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Dressing The Screen: The Rise of Fashion Film
Dressing The Screen: The Rise of Fashion Film | British Council Brief 
D&AD New Blood Awards 2014
 
In collaboration with Samuel Jeremiah Lim & Siti Afiqah Anuwar
 
 
Dressing the Screen: The Rise of Fashion Film is a new international British Council exhibition. The exhibition will open in Moscow in 2014 and will then tour in Brazil, Thailand and Mexico. The exhibition brings together works by some of the world’s most famous and innovative fashion designers and filmmakers from the last 75 years.
 
My group members and I were tasked to create a bilingual identity for the Dressing the Screen exhibition, which reflects the high-fashion and moving image nature of the exhibition through the physical graphics, way-finding, web presence, brochure and print design. 
 
Brainstorm, sketches and insights
 
 
To start things off, the group brainstormed on possible ideas and ways to interpret the title of the exhibition. We felt that it was very easy to fall into the trap of interpreting the exhibition as something very cliché – cloth for fashion, film strip for film, Union Jack motif for the British origins of the exhibition – hence we made a conscious effort to steer away from these clichés, and worked in a more abstract direction of the moods, senses and textures we are inspired of when we think Dressing The Screen.
 
We also went straight into brainstorming and developing our logo for the exhibition, as we felt that the logo is the face of the exhibition, and it can serve as the signpost of our design direction in our later design processes. 
 
Developing the logo
 
 
The exhibition logo is inspired by simple geometric shapes that represent both the film and the fashion industries. The square represents frames, while circle represents fashion and its freeform creations. Both shapes are amalgamated into a hexagon to symbolise the collaboration of the two fields. Facets then further enhance the logo to reflect the dynamism of the two mediums.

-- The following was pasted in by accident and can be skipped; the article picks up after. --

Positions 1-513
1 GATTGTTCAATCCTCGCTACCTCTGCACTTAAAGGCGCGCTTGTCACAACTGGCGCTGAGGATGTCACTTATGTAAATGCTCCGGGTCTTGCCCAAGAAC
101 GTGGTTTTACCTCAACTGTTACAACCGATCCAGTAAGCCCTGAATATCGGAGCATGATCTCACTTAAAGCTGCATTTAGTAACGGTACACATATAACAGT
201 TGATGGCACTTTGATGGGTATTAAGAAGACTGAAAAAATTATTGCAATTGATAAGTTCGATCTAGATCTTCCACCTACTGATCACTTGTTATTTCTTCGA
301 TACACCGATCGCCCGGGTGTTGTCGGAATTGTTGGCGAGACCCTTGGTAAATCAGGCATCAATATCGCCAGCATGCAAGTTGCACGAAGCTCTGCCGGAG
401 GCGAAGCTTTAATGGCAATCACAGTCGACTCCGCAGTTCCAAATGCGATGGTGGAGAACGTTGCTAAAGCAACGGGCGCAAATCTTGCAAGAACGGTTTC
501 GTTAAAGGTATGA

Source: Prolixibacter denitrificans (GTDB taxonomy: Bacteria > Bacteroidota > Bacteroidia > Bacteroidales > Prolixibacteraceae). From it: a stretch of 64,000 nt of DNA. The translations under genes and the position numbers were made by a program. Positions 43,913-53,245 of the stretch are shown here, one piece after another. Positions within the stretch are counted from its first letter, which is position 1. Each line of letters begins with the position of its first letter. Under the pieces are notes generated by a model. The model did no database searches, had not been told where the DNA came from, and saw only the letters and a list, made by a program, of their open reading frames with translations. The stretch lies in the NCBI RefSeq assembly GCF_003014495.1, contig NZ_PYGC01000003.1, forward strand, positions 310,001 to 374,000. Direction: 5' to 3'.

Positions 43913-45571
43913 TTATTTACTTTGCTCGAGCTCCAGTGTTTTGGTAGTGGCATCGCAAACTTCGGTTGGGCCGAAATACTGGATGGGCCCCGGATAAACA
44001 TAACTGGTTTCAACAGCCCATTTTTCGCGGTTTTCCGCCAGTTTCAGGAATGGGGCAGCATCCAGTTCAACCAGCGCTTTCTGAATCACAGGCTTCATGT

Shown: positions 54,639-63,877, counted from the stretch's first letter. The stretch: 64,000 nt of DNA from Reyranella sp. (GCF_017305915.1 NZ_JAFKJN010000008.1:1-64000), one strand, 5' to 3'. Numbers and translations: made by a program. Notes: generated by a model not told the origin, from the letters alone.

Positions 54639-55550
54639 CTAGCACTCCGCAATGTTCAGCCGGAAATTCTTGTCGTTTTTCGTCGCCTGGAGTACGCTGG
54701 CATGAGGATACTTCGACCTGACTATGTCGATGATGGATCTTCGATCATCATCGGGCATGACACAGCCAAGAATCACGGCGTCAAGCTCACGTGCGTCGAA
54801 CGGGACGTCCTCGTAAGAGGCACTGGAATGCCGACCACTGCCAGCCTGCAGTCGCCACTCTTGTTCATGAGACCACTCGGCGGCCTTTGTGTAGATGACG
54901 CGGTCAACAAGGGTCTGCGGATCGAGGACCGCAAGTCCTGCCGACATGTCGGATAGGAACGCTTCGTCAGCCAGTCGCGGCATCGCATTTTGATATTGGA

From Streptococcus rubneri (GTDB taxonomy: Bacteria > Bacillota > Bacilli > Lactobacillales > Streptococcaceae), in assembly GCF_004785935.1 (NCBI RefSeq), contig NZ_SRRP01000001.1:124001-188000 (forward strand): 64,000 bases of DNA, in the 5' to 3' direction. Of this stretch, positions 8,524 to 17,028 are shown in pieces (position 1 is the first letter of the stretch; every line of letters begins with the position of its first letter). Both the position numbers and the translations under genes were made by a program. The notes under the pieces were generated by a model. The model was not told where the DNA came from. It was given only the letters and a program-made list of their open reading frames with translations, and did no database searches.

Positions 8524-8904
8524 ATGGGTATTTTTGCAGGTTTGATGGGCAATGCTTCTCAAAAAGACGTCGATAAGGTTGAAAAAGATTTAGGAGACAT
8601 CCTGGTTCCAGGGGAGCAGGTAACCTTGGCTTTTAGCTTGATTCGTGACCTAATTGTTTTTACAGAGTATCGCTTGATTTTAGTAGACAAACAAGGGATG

We first experimented with colours because we were inspired the iridescent colours in gemstones, and also the four seasons that dictates the cycles in the fashion industry. However, the group felt that the multi-coloured logos did not have a edge to it, and it could be messy to our overall concept.
 
Later we developed a monochrome version of our logo. A monochrome swatch is chosen to keep a neutral and classic tone in the exhibition identity. It allows attention to be placed on the vivid works of the directors and designers, yet is strong enough to carry the brand identity of the exhibition. We even experimented with
a halftone version of the logo to test it for printing. 
Finalising the logo
 
 
Our finalised logo features a monochrome swatch and gradient. The gradient is inspired by lights. Light is essential in both film and fashion – it is a key element in films, required to capture and develop the director’s vision, it also illuminates the creativity of fashion designers on runway shows. The translucent logo will also enable more flexible use of it alongside imagery from the exhibition.
 
The greyscale version of the logo is one of the three versions created. Used mainly on event stationery, the solid logo will ensure ease in application and duplication of documents. With the contrasting shades of K-100 Black, the logo will still be distinct when printed at the minimum size of 0.5cm with regular office printer.
 
The rounded san-serif typeface, Gotham Rounded, gives a soft look and feel, balancing the contrast between the logotype and the point- ed icon. Boasting an extensive range of weights, Gotham Rounded is versatile for use throughout the entire brand identity. It is unobtrusive, yet sturdy enough to be used for the large-scale exhibition without looking excessive. 
Application of concept
 
 
The application of our concept underscores simplicity and flexibility, and they can be seen in our various physical graphics, way-finding, web presence, brochure and print design.
 
We decided to introduce digital signages in our branding concept, be- cause it enables greater flexibility in placement. The clean typeface allows projection on angular walls and textures without sacrificing readibility. Projection, replacing traditionally printed signage, strengthens the identity of Dressing The Screen as a cutting-edge fashion film exhibition. 
Dressing The Screen: The Rise of Fashion Film
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Dressing The Screen: The Rise of Fashion Film

b r a n d i n g — Entry for D&AD New Blood Awards 2014 British Council Brief. In collaboration with Samuel Jeremiah Lim (smlj.co) & Siti Afiqah A Read More
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Published: